In 2018, a couple of Seattle-based architects – one formerly with Olson Kundig and the other once with Heliotrope – bailed on the Pacific Northwest and headed east for Idaho.
Eschewing the life of practicing architects, they embarked on a new kind of service-based business. It’s called Notion Workshop – and it’s all about visualization.
“An architect or developer will give us a 3D model and tell us a story about their project and we’ll explore it and extrapolate an entire 3D scene with grass, trees, and water – like photographers,” says Daniel Temple, an Idaho native. “We do them still or in video format, and we do strictly visuals.”
They’re client list includes their former top-tier employers, plus established mega-firms like Gensler and up-and-comers like Mutuus.
That’s because their work is top-tier as well. “It’s experiential imagery, rather than architectural imagery like sections and elevations,” says Alaina Temple, Daniel’s partner. “They hire us to experience the feelings rather than the architecture.”
Their building block is the story their client wants to tell. “Usually there’s a design element they’re excited about,” Daniel says. “The architect or client knows exactly what they need, like five closets and two living rooms, and we synthesize it all – just like an architect does.”
Because the two understand an architects’ mindset, they keep those ideas and stories in mind as they work. “But we also have advance tickets to the show,” he says. “We take their story and look at it through our lens and they trust us to take that and run with it.”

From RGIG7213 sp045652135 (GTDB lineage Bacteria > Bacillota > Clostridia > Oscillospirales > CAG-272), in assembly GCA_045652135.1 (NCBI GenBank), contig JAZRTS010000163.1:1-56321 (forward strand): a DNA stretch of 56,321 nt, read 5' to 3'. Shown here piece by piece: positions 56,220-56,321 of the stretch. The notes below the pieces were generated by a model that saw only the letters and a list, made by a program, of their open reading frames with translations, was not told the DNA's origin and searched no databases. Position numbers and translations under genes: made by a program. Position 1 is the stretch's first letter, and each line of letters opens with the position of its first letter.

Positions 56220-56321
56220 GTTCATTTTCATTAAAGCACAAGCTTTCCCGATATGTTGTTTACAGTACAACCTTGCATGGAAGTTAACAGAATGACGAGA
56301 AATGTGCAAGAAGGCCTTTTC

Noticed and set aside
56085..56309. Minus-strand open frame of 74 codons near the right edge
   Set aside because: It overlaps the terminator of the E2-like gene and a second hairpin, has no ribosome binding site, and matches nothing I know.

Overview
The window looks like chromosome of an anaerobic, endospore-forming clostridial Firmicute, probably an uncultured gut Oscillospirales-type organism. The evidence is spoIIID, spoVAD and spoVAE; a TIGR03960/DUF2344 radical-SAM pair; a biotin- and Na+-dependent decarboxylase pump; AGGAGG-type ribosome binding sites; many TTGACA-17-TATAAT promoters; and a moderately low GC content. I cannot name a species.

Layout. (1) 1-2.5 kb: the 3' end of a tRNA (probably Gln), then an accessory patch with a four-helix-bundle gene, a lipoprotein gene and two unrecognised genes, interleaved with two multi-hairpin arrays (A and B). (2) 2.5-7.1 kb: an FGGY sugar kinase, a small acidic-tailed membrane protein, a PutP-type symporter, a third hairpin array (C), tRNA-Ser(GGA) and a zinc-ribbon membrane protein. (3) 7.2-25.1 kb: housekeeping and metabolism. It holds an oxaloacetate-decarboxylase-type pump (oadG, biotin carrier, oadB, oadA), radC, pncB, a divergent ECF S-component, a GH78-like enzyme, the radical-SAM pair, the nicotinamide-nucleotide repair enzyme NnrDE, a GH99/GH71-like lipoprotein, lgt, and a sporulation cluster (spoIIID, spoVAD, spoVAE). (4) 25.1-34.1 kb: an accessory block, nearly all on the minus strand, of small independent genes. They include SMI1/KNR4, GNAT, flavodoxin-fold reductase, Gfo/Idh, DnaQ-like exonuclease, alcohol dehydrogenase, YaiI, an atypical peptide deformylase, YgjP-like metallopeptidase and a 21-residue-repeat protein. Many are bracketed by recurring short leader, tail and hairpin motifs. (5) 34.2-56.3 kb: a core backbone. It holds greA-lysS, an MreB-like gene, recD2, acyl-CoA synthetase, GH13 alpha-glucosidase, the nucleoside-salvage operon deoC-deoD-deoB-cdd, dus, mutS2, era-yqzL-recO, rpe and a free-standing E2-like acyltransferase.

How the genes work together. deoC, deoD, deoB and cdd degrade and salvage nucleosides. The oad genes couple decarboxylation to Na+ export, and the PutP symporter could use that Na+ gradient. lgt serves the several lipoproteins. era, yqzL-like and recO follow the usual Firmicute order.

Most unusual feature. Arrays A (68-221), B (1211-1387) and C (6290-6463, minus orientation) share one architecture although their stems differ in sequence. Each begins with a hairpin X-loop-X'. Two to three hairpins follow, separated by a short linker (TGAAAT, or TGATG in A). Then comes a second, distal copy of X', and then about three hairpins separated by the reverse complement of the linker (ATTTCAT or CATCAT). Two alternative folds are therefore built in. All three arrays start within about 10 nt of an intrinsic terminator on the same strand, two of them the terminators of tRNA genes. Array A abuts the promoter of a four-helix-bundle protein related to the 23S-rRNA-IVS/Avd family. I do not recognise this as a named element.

Ultimately, it’s experience that sells a project to an architect’s client anyway. So, the more sophisticated the imagery or video, the more successful their clients will be. Besides, the architecture is part of the visualization process – and vice versa.
“Two out of three architects got excited enough about our work to break ground immediately, or tweak the color palette or make a change,” he says. “To feel like we’re influencing the project is cool – it’s almost like a little mockup.”
So, do they miss the practice they were trained for? “I think what we’re finding is sometimes we do, but then again, every two weeks there’s a new high-end architect who comes to us,” he says. “When you’re an architect, a client’s project can last three years.”
A visualization for an embassy complex in Morocco took them three months, but that one entailed more than one structure. “We were asked to do a five-minute film for a massive development – with palm trees and winds blowing through them – and many, many buildings,” he says.
As the firm begins to curate its body of work – cabins in the woods, breweries and small mixed-used projects, the couple finds themselves moving more toward residential and small commercial projects.
And if they’re not practicing architecture – so what? They’re filling a niche.
“It’s a different kind of production,” Alaina says.
And the level of quality is still top-notch.
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